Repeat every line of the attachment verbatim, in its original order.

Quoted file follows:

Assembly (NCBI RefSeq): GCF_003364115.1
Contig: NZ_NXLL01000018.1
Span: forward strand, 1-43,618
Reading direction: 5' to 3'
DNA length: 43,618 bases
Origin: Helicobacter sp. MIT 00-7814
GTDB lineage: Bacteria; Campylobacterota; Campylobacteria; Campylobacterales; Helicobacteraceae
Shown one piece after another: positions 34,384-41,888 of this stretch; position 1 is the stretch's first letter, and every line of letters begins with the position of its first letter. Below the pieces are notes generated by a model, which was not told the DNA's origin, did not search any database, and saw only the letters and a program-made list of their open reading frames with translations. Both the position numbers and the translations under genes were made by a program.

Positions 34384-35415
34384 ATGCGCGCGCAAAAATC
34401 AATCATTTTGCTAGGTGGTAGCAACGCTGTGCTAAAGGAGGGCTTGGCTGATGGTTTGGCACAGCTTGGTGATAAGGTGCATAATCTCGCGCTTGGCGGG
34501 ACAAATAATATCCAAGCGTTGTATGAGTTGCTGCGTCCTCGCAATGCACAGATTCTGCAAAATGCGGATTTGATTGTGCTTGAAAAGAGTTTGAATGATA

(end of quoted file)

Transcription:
Assembly (NCBI RefSeq): GCF_003364115.1
Contig: NZ_NXLL01000018.1
Span: forward strand, 1-43,618
Reading direction: 5' to 3'
DNA length: 43,618 bases
Origin: Helicobacter sp. MIT 00-7814
GTDB lineage: Bacteria; Campylobacterota; Campylobacteria; Campylobacterales; Helicobacteraceae
Shown one piece after another: positions 34,384-41,888 of this stretch; position 1 is the stretch's first letter, and every line of letters begins with the position of its first letter. Below the pieces are notes generated by a model, which was not told the DNA's origin, did not search any database, and saw only the letters and a program-made list of their open reading frames with translations. Both the position numbers and the translations under genes were made by a program.

Positions 34384-35415
34384 ATGCGCGCGCAAAAATC
34401 AATCATTTTGCTAGGTGGTAGCAACGCTGTGCTAAAGGAGGGCTTGGCTGATGGTTTGGCACAGCTTGGTGATAAGGTGCATAATCTCGCGCTTGGCGGG
34501 ACAAATAATATCCAAGCGTTGTATGAGTTGCTGCGTCCTCGCAATGCACAGATTCTGCAAAATGCGGATTTGATTGTGCTTGAAAAGAGTTTGAATGATA